Since some of you guys are boat builders this applies to you, all of you. This kind of stupidity would normally get you called a dumb but in our shop it's just business as usual.
Next time you're in Charleston be sure to find Captain Dave and go on his harbor tour (Agile Harbor Tours) in his Navy Liberty boat. Dave's just funny looking enough to make sure you have a great time. I knew Dave back when he had a stress filled life before he realized that we only have so much time and it's too short to sweat the load a whole lot. He looks pretty stress free here.
Two little boats; Greg G from Buffalo has this Bolger "Teal" that looks to me like something that will get you all cramped up with a wet butt and need to be lifted out. It seems that a lot of Bolger's boats have this external chine strip. Irwin Schuster (Pop I to some of us ) has made either a really tiny sailboat or a really big cloths pin. I'm inclined to go with the big cloths pin because the boat would be impossibly small to make. I want to see the boat in his hand.
Stan's Junk is becoming the hit of the shop. Visitors can't believe what they're looking at. This boat started out as joke to some of us but it's really coming together and the thing is huge, all 16 feet of it. There are no straight lines anywhere and look at the head room he's made for himself, he can stand up and put his pants on in this one. If you're confused, that's the front porch he's standing in with the big window toward the bow.
You can tell the front from the back cause there's a motor and rudders on the back. Like most of the boats here, he just makes it up as he goes along. That's why it's so much fun going out to the shop to see the strange stuff. Miss a week and there's no telling what you'll see.
Kayak Kathy spent the last month traveling all over the east coast, she got this rare picture of a sunset with a mullet jumping right in the reflection. I think this was somewhere in Tampa Bay, I don't think they have mullet at Niagara Falls.
Kevin Lott, the Southern Boy from up somewhere north of Atlanta is back working on his Cortez Melonseed. You can tell that he's enjoying the process by the fine craftsmanship seen here. Nothing just thrown together on this one. We always say "it's just a boat, we ain't building a violin" but some of these boats could be. The black stuff must be some kind of filler.
Like this one Richard just finished, what's this best in show bull; The Mystic Wooden Boat Show doesn't give this award to just anyone, he probably paid the judge off, he can't even get the gaff tension right. I suppose I'll forgive him since there seems to be a definite lack of a breeze. I love the name on his sail, I've never seen that done before or even thought about doing it but it's a great idea. Good job Rich, you're an inspiration to the rest of us wood butchers.
Speaking of making it up as you go along; Howard has his own idea of what a proper boat should look like and this ain't it. There a million of this same style boat out there stored away in hi and dry storage places, taken out three times a year or just stuck out in a field like this one. It came to us as a really, really ugly 23 foot Sea Ray and it's starting to look like something that will actually be useful. Steve keeps finding these same boats in this same condition on Craig's list all the time for the price of "come and take it away for free". We actually pulled this thing about five miles home on that trailer with those tires. Steve was following me and couldn't believe we made it. He called me a couple of times telling me to stop because one of the tires had fallen off or a spring had broken and the boat was sitting on the axel. No traffic and real slow made it home. Would any of you have pulled this one out of the mud and dragged it home? I think Steve and I did it as a joke on Howard.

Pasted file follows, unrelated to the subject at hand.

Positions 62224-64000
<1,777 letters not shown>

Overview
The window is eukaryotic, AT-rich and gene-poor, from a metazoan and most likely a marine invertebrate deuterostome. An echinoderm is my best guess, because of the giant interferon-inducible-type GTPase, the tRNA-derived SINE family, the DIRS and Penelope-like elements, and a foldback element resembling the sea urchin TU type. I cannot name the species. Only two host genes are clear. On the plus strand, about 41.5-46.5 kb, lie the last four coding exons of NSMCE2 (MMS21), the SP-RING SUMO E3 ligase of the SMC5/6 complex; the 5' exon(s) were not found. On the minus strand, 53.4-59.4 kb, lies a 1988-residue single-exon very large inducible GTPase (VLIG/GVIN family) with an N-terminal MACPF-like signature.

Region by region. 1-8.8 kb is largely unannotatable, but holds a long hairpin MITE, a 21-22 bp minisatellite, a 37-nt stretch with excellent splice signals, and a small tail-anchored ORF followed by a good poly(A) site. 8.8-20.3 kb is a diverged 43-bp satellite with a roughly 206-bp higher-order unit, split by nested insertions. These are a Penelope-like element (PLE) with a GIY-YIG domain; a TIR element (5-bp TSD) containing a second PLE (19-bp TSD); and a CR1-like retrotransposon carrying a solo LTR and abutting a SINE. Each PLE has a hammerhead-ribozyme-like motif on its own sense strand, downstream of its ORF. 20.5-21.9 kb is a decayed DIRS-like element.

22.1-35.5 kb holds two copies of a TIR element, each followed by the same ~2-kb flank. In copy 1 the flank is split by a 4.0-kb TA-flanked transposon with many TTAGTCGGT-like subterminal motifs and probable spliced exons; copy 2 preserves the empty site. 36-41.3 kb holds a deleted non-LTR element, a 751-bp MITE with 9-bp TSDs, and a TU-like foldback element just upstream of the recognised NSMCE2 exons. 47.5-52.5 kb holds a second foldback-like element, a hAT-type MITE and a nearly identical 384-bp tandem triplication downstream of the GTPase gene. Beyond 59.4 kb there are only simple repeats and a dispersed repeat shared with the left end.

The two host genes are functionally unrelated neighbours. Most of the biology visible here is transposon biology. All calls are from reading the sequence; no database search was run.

Hard to recognize isn't it? It's the one on the left.
Don't ask me how he does it; you just look up and something new has been added or he'll have the hydraulics for the trim tabs or steering pulled out of the boat and taken apart getting rebuilt.
The stool is there to find the height for the seats, he showed me some store bought captain's chairs for $1700 each that look nice but since that exceeds the budget for the whole dam boat I told him to pass. Wood is way cheaper.
It's starting to look like a boat instead of a hull full of junk. The engine box really cleaned things up.
I accuse Sandy of building his pretty little boats and never using them. I guess he showed me; here's a bunch of his boats up on a lake in the Adirondacks in NY State. All these folks are part of his extended family and Sandy made all of these boats. OK, so you really do use them. You can forget it, I doubt if he'll make you one.
Continuing with the strange boat theme, lets go on to Wally. This hull started life as a 19 foot Lightening sailboat and will end up as a hard toped motor launch. Washington Dan is really loving all these repurposed boats. Why let a perfectly good hull go when you can turn it into a really strange something else.
It's going to be pretty cool when he's finished with lots of fancy do dads and such and some kind of outboard on the back. No telling how he'll handle that installation; you know it won't be just hung on the transom.
I'll finish up with this link to the West Coast Trailer Sailor newsletter. This one talks about the happenings at the Florida 120 race and the whole story about the guys who went up the the Erie Canal. Check it out. It's a little slow to open so give it a few seconds.